Where Snow Angels Go by Maggie O’Farrell

Where Snow Angels Go

Maggie O’Farrell, Author

Daniela Jaglenka Terrazzini, Illustrator

Candlewick Press, Fiction, Nov. 16, 2021

Suitable for Ages: 7-10

Pages: 72

Themes: Snow Angel, Illness, Family, Friends, Fable, Magical

Opening“Have you ever woken suddenly, in the middle of the night, without knowing why?”

Book Jacket Synopsis:  One night, Sylvie wakes up and is astonished to see, standing beside her bed, a figure in white with enormous feathery wings.  Is it possible that something extraordinary has happened? Could this be the angel she made last winter in the snow? 

The snow angel has returned to her, with a very important mission: to save her life. Sylvie is ill and the snow angel awakens her mother. He assures Sylvie that she will forget all about him as soon as she goes to sleep, but somehow, she doesn’t. Sylvie then tries everything she can think of to bring him back to earth, but nothing works. Until one winter’s day, when Sylvie looks around and wonders whether her friends and family have their own protective angel. How can she convince her Snow Angel to help with this monumental task?

Why I like this book:

Maggie O’Farrell’s is a modern fable/fairy tale that will fill kids with wonder. It is a cozy bedtime read aloud that reminds me a bit of the books that were read to me as a child. The narrative is a bit lengthy, but lends itself to the author’s beautiful lyrical prose. I love that the story began with a bedtime story she made up for her own children. Where Snow Angels Go will lead to many meaningful discussions.

Sylvie is a compassionate and selfless character who wants to make contact with her snow angel after she recovers from a lengthy illness. Sylvie faces some other dangerous challenges and she senses the snow angel is with her in different forms. She realizes that the snow angel is her protector and she wants to make sure that her family and other children have protectors. This story will warm your heart.

The cover on the book is stunning. The swirls around Sylvie are in silver, adding to the book’s appeal. Daniela Jaglenka Terrazzini’s dreamy illustrations are magical and capture the wonder in O’Farrell’s story. I have many favorite scenes, but I love the ones of Sylvie with her snow angel. Children will enjoy pouring over the pages.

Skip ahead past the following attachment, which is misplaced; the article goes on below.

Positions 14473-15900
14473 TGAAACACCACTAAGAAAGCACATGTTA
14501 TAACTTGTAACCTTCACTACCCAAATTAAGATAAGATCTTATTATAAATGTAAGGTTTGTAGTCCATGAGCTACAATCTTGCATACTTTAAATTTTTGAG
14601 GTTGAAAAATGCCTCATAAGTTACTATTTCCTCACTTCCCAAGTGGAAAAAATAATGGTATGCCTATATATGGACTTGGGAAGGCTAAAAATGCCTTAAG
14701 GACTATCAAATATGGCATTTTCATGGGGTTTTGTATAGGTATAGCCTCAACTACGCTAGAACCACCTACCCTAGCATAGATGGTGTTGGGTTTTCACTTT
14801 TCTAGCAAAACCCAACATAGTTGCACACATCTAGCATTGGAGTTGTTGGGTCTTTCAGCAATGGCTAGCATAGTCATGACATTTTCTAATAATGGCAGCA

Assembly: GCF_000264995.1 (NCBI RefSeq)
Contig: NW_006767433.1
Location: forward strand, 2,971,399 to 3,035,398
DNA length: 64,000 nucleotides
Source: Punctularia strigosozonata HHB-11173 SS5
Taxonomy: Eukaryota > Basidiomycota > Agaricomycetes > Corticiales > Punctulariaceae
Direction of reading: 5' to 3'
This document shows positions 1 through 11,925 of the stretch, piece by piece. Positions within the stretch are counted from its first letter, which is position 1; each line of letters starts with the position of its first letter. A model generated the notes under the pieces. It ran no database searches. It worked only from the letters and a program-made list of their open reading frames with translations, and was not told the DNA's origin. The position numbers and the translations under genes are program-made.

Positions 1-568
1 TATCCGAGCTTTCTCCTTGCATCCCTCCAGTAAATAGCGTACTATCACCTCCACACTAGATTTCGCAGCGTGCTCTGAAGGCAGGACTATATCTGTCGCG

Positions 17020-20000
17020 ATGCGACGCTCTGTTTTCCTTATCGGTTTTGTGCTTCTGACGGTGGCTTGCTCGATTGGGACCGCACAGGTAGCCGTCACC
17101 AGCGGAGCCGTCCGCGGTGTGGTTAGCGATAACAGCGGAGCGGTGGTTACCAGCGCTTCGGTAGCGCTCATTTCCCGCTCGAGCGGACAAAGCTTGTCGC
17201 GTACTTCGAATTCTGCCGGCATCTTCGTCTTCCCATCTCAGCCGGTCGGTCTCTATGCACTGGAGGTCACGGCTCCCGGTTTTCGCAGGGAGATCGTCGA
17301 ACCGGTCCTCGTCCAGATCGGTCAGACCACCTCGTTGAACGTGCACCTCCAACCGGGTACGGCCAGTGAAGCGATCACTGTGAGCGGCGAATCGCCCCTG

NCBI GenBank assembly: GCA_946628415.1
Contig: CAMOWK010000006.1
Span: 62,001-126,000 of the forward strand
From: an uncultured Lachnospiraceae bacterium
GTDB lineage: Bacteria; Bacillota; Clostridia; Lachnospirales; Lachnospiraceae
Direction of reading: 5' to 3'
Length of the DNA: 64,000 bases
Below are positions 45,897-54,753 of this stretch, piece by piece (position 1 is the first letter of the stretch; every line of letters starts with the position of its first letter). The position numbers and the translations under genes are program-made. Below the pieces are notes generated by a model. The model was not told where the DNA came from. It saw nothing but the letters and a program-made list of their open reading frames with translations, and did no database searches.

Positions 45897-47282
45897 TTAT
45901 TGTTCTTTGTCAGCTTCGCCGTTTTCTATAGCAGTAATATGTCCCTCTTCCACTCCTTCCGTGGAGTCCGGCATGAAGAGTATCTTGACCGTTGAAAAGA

Resources/Activities: Winter is here, a time of adventure for children. After the next snow, go outside with your children and make your own snow angels.  Take pictures of your snow angels. You may even want to draw pictures.

Maggie O’Farrell was born in Northern Ireland. She is the author of nine books for adults, one of which won the Costa Novel Award. Where Snow Angels Go is her first book for children. She lives in Edinburgh with her three children, many cats and a mysterious tortoise.

Every Friday, authors and KidLit bloggers post a favorite picture book. To see a complete listing of all the Perfect Picture Books (PPB) with resources, please visit author Susanna Leonard Hill’s website.

*Review copy provided by Candlewick Press in exchange for a review.

 

They Only See the Outside by Kalli Dakos

They Only See the Outside

Kalli Dakos, Author

Jimothy Oliver, Illustrator

Magination Press, Poetry, Mar. 23, 2021

Suitable for ages:  7- 10

Themes: Poetry, Emotions, Bullying, Name calling, Illness, Death, War, Immigration, Separation 

Kalli Dakos has written a beautiful collection of poetry that explores what kids feel on the inside that can’t be seen from the outside. The poems focus on everyday experiences that range from body image, the death of a pet or friend, and homework, to friends moving away, living in a wheelchair and the difficulties of being a refugee.

Kids will relate to each poem in some manner. They are written in free verse, which makes them fun and contemporary. The poems nudge kids to explore their own feelings about each subject. Oliver’s sensitive and expressive illustrations complement the poems and make them relatable. 

I Will Never Crumble

I’m in a wheelchair.

My dad is too.

I want to ride a bike.

I want to hike.

I want to run in the wind. 

I want to play soccer.

But I can’t.

I ask my dad, 
“why me?  Why us?

My dad says,

“Why NOT Us?

Life is unfair,

but we must go on anyway…

They Only See the Outside is a perfect tool for teachers, parents and counselors. The poems can be read aloud and discussed. The poems will introduce kids to writing free verse. Encourage kids to write their own poems about something they are feeling inside. And they can be humorous. Writing can help draw out feelings and make them easier to talk about. I highly recommend this book!

Kalli Dakos is a children’s poet and educator. She visits schools across the United States and Canada to encourage children and teacher to write about their own lives. She has written many collections of school poems that include six ILA/CBC Children’s Choice Selections, such as If You’re Not Here, Please Raise Your Hand. She lives in Ottawa, Canada, and has an office in Ogdensburg, NY. Visit here at her website

Greg Pattridge hosts Marvelous Middle Grade Monday posts on his wonderful Always in the Middle website. Check out the link to see all of the wonderful reviews by KidLit bloggers and authors.

*Review copy provided by Magination Press in exchange for a review.  

The Runaways by Ulf Stark

The Runaways

Ulf Stark, Author

Kitty Crowther, Illustrator

Gecko Press, Fiction, Apr. 2, 2019

Pages: 144

Suitable for Ages: 6-11

Themes: Grandfather, Illness, Hospital, Lying, Runaways, Multigenerational families, Loss